In later DC comics, Star Sapphire went through a bewildering number of mutations. Sometimes she was a Jekyll not responsible for Hyde's crimes. Sometimes she was the very embodiment of the tyrannical female. She's certainly not the only character to have received such ambivalent treatment; arguably most characters who last a long time in corporate-owned comics-- including featured heroes-- suffer the same fate. But to date few of the attempts to re-define Star Sapphire have "taken." Even Steve Englehart, whose 1990s GREEN LANTERN series posited that the Zamarons were the female half of the all-male Guardians race-- was unable to give Star Sapphire a new lease on life. The character still appears, but her raison d'etre was in a sense left behind in the Silver Age.
As a minor side-note, though by the 1960s most fans had forgotten the Golden Age Star Sapphire, Robert Kanigher had not forgotten that he created her. In a late 1960s WONDER WOMAN scene, in which editor Kanigher was listing his accomplishments for the fans, he specified that he was the creator of "Star Sapphire"-- no doubt puzzling many of the readers who only knew of the Carol Ferris version.
Monday, June 23, 2014
When comic-book historians complain about the lack of vivid heroines in the 1960s, they usually dismiss Hawkgirl as a mere shadow of her male partner-- not least because the franchise, debuting in THE BRAVE AND THE BOLD #34, was named "HAWKMAN." This could be fairly said of many "-girl" sidekicks, not least the Hawkgirl of the Golden Age-- but not Shayera Hol, wife of Katar. The premise established a strong sense of equality between the team-mates: both were accredited police officers of the alien world Thanagar, equally adept with advanced technology and good at battling evildoers. As to why Thanagarian cops tended to fly around with artificial wings and anti-gravity devices, Gardner Fox supplied the usual SF-rationales, which were of less importance than the kinetic pleasures of flying superheroes.
Unfortunately the HAWKMAN feature wasn't notably successful, and though the Hawks had a couple more short-lived series, as well as appearing in features like JUSTICE LEAGUE, this version of the franchise petered out with the introduction of DC's "Crisis" continuity, after which the characters were substantially revised. Thus the 1960s remains the height of Shayera Hol's fortunes, during which she rarely served as "hero's kidnapped sidekick." In fact, HAWKMAN #14 is devoted to the proposition that Hawkgirl gets to save her hubby from a man-stealing alien amazon named "Queen Alvit." Actions speak louder than words:
Wednesday, April 30, 2014
1959's SLEEPING BEAUTY may have been the first fantasy-film I saw on the big screen, since I have an intense memory of the end scenes-- Prince Philip's flight from Maleficent's castle with the help of the three fairies, and the climactic duel between the princess and the villainess in her dragon-form.
A number of elements in the Brothers Grimm story "Little Briar Rose" and its congeners had to be changed to please the ethos of the audience Walt Disney sought to please. Even as a kid, I noticed that one substantial change: that the "sleeping beauty" of the title doesn't really sleep very long, any more than the rest of the court within the enchanted castle. This change certainly came about because Disney's adapters wanted Princess Aurora to "meet cute" with Prince Philip. Were they worried about the inappropriateness of a princess marrying up with the first fellow who came along and kissed her into wakefulness? In addition, the thorn forest that grows up around the castle isn't put there by a good fairy, seeking to protect the castle for centuries until the destined prince comes along: the thorns are just a last-minute defense by Maleficent, sent to delay Philip. They certainly add to the colorful background of the climax but don't serve any narrative purpose.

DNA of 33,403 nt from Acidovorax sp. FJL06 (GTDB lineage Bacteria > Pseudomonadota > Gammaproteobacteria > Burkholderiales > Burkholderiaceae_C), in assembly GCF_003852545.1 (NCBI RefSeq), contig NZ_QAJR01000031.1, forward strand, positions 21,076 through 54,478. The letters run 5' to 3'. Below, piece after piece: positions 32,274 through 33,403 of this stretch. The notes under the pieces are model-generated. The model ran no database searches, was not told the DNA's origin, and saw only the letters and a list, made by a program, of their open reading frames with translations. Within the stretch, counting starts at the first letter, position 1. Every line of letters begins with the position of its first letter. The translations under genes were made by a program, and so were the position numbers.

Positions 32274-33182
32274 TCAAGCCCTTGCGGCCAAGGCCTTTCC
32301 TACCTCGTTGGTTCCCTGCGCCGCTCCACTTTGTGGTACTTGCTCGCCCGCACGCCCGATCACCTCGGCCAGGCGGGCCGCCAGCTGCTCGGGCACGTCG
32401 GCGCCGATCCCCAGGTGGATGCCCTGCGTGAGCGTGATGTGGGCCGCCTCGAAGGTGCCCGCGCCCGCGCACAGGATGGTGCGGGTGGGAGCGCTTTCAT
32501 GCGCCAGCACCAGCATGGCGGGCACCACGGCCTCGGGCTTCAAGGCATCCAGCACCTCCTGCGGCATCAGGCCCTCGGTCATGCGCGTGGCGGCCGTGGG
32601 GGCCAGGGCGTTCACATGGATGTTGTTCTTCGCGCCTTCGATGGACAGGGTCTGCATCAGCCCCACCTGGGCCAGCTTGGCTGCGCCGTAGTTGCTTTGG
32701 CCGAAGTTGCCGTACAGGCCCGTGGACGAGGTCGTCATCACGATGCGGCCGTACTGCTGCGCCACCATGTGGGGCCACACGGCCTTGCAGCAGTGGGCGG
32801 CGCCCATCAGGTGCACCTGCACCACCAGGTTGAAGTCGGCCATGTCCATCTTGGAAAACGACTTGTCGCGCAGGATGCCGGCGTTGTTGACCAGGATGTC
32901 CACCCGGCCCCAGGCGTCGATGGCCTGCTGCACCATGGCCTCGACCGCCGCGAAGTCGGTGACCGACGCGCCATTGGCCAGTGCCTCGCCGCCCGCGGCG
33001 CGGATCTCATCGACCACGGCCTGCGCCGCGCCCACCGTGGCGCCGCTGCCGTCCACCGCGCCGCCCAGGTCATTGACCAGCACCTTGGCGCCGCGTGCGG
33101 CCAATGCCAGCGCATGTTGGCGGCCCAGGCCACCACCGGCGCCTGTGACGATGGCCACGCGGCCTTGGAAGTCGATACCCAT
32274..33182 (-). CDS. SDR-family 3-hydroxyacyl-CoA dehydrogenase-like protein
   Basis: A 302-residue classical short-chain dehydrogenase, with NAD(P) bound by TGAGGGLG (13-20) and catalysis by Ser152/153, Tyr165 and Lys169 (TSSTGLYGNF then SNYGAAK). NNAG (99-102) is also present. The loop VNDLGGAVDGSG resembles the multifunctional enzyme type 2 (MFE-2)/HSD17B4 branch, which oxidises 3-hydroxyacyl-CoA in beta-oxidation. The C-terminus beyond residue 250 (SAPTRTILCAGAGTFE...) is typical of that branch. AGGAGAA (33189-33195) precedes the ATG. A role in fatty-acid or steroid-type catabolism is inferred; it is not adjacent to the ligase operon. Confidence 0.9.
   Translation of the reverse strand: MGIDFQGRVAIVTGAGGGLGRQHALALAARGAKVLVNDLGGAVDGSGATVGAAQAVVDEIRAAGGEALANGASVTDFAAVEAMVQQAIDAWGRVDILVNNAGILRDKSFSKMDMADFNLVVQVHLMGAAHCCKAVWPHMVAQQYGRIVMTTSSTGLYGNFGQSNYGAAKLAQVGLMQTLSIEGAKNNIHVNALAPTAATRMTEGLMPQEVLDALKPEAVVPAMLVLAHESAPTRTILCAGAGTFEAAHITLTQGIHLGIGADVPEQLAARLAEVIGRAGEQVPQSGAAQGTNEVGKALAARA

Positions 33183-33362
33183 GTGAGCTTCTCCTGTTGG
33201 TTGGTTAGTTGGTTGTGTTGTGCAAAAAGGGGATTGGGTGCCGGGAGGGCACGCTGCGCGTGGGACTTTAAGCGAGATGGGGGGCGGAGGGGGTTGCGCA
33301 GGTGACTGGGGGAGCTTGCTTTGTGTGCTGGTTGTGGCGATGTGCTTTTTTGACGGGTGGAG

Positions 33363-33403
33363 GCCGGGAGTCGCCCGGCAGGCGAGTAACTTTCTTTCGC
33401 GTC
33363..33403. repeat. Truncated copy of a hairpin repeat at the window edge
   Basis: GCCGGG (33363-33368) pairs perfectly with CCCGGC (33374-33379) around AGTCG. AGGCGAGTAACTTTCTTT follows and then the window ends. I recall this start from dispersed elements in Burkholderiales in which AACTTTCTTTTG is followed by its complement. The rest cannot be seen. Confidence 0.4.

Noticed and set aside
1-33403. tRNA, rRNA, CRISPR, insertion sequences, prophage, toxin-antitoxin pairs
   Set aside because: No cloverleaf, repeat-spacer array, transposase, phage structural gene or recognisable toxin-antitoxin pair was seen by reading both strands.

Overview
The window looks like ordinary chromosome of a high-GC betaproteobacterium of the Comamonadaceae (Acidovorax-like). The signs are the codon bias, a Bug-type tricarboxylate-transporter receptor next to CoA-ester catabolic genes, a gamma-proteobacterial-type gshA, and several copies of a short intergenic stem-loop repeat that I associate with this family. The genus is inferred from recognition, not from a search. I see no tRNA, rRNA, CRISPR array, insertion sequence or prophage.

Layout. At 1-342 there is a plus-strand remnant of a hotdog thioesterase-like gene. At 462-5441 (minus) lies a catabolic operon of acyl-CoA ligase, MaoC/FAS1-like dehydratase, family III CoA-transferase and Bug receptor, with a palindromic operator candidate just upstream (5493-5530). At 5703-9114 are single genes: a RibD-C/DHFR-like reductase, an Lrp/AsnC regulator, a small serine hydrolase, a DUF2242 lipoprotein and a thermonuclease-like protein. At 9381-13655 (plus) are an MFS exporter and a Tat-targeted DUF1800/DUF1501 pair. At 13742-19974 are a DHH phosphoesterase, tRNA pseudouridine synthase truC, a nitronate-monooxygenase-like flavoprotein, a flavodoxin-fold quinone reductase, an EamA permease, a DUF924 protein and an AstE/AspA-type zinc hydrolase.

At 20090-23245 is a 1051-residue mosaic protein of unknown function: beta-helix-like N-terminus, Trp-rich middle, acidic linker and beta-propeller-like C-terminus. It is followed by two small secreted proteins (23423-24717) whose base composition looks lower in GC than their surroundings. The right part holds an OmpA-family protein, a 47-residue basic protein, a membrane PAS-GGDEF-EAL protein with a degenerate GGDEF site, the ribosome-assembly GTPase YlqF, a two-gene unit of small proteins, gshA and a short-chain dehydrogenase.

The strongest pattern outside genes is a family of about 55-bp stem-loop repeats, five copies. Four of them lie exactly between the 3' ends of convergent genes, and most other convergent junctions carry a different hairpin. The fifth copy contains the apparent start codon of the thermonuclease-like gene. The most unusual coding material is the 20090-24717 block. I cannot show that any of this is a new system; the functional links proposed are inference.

In the Grimms' version, one of the thirteen fairies is simply excluded from Briar Rose's christening because the king and queen don't have enough plates for all of them. OK, little hard to believe, given that they're ROYALTY, but then, how often do folktales focus on detailed motivation? The excluded thirteenth fairy curses Briar Rose and has her curse mitigated by the twelfth fairy. After that, the thirteenth fairy is never seen again, though in some tellings Briar Rose has a later encounter with another villainess, an Ogre Queen to whom her prince is related.
Obviously a feature film needed a more prominent villain, one who could be punished at the conclusion for having visited such an evil fate on a helpless victim. In the film Maleficent is excluded because she's just plain evil, and she justifies her reputation with her curse and her subsequent attempts to bedevil Aurora. The character's design is plainly intended to give her a resemblance to the Christian Satan, a visual reference followed up literally in the climax, when Maleficent confronts Philip, claiming to unleash on him "all the powers of hell." It's a neat mythic touch that she chooses to change into a dragon to fight the prince, since Revelation in the New Testament equates Satan with "the great dragon."
Maleficent was killed dead at the end of SLEEPING BEAUTY, and I prefer to remember her that way, taking no notice of any later "revivals."